Peering down from 90-feet up on a steel tower can be dizzying enough for most people. But staring down that tower and then into another 1,200-foot drop into a canyon excavated for a new hydroelectric dam can be memorable, if not downright scary.
That’s how our Senior Electric Meter Technician Phil Waterhouse described the “height” of a long career in the electric utility industry. At the time, about 30 years ago, he was placing microwave repeaters for the Pathfinder Dam in Wyoming.
“I remember looking around at the horizon, and the dam was the only sign of civilization that I could see,” he said.
Phil enjoyed being away from civilization as a youngster in Indiana, where he grew up next to an open space that was ripe for adventure. When he wasn’t “exploring the wilds of Indiana” as he described it, he tinkered with things, a pastime he still enjoys.
“Some people take apart clocks. I take apart computers and put them back together again. Why buy something fancy when I can cobble something together that does the job?”
As an adult he has extended his hobbies to scuba diving.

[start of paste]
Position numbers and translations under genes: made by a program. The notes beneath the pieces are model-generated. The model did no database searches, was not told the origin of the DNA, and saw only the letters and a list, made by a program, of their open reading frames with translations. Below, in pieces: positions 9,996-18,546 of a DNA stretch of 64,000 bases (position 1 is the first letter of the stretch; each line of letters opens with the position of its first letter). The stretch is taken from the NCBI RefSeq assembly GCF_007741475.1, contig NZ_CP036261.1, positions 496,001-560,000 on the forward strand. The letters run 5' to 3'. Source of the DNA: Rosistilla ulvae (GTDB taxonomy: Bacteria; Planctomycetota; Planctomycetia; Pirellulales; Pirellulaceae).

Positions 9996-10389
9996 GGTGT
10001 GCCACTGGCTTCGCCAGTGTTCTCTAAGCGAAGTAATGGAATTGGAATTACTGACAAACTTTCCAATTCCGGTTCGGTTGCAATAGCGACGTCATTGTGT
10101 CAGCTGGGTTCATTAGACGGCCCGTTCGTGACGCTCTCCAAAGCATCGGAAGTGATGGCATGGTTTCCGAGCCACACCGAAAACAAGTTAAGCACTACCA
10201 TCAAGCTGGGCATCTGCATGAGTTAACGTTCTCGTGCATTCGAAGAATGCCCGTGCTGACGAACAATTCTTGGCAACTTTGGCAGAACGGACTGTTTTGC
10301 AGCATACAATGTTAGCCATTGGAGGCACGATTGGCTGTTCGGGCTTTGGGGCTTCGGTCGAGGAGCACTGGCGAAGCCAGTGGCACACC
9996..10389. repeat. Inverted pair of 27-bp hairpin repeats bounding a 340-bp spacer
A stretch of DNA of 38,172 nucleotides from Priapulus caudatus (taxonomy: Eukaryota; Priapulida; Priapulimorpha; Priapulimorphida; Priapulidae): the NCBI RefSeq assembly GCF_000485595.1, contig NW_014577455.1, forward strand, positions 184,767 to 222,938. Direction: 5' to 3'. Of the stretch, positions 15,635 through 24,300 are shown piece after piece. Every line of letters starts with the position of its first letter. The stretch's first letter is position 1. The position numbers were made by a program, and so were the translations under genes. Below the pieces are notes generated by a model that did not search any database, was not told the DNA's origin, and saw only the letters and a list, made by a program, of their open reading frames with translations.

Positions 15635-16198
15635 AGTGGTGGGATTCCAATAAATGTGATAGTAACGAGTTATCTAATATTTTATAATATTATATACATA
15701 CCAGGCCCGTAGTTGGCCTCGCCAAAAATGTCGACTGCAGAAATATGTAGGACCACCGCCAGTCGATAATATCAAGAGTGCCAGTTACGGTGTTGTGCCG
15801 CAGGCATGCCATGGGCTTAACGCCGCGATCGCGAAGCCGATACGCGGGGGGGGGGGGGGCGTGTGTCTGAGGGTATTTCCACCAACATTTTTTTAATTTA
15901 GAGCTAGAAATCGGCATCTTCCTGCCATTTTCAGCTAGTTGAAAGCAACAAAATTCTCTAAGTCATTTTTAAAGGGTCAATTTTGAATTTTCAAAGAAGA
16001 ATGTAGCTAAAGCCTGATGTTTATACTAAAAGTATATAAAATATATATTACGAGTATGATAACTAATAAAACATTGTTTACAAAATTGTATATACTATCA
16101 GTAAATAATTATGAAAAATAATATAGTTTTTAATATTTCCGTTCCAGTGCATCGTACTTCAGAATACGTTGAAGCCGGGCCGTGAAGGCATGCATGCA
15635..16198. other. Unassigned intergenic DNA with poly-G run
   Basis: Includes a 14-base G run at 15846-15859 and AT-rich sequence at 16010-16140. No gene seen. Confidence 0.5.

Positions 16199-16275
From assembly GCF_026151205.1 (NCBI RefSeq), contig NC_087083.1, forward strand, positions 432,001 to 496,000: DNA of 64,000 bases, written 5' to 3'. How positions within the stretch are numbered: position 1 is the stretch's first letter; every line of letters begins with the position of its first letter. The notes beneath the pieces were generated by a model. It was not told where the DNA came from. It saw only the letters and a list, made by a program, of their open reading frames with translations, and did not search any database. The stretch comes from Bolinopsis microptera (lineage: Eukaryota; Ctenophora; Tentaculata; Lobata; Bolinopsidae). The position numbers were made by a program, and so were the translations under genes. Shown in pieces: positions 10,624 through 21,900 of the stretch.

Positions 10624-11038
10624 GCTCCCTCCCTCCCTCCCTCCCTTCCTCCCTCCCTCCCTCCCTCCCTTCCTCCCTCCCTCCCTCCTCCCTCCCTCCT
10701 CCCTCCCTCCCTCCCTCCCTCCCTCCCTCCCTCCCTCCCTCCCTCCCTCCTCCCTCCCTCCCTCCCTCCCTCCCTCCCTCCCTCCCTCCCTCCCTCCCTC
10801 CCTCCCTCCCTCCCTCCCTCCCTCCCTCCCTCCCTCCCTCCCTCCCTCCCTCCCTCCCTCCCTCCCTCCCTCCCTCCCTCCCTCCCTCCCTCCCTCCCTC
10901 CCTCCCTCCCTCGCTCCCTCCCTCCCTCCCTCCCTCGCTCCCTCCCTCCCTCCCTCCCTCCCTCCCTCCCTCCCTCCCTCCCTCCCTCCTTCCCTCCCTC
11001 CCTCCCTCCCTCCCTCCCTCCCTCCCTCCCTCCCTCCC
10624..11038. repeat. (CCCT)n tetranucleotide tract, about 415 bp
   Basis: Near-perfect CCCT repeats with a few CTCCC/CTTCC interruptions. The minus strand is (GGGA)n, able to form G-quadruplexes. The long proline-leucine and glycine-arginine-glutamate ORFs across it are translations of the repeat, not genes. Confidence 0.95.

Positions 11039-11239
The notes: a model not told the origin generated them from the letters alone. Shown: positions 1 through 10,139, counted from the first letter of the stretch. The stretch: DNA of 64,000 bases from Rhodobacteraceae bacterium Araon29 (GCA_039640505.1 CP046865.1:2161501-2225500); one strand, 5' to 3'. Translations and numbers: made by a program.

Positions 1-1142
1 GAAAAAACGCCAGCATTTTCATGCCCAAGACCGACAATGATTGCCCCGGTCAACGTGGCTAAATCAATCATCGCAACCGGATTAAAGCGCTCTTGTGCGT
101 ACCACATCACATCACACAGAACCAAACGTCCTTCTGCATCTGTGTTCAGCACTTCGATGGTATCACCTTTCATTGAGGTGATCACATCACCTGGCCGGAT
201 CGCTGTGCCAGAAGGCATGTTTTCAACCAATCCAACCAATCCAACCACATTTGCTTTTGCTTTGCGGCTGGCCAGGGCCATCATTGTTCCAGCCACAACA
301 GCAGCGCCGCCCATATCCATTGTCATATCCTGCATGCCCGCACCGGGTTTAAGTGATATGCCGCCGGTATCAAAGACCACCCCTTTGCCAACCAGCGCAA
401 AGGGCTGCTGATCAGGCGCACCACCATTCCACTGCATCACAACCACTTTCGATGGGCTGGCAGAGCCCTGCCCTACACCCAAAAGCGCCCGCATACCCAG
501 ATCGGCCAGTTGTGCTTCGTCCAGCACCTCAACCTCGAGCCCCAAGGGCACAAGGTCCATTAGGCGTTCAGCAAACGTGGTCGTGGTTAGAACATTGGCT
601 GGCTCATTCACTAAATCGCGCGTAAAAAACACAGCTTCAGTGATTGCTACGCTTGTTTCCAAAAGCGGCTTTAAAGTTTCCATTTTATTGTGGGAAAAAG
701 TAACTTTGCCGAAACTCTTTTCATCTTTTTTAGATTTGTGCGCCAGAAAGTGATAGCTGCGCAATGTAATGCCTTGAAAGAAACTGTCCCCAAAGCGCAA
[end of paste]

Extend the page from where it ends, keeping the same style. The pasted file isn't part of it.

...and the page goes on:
“During the 1990s I learned scuba under the YMCA program, earning Basic Diver, Advanced, Night, Cave, Wreck, Ice, Lifesaving and Advanced Lifesaving certificates.”
Fast forward to today, where Phil is marking his 15th year with us. He and his team are currently coordinating the distribution of more than 54,000 advanced meters to our business and residential customers in the City of Santa Clara, where he started as a lineman.
“Eventually we’re going to see some pretty exciting things for our customers with the new technology,” Phil said. “One day, a mobile app will show a customer the increase in their power consumption when they turn on a machine.”
Phil has witnessed the transition of the utility business as an industry professional for four decades.
“I have 41 years as an A-member Journeyman Lineman in the IBEW (International Brotherhood of Electrical Workers),” he said. “I’ve traveled the country and served as foreman on jobs that included most aspects of the electric utility industry, including a couple of general foreman stints on 69-kilovolt (69,000 volts) projects.”
Love of being under water certainly is a contrast to working high in the air over a gaping canyon. In either extreme, it seems Phil has been able to take a deep breath and enjoy his surroundings, wherever he is.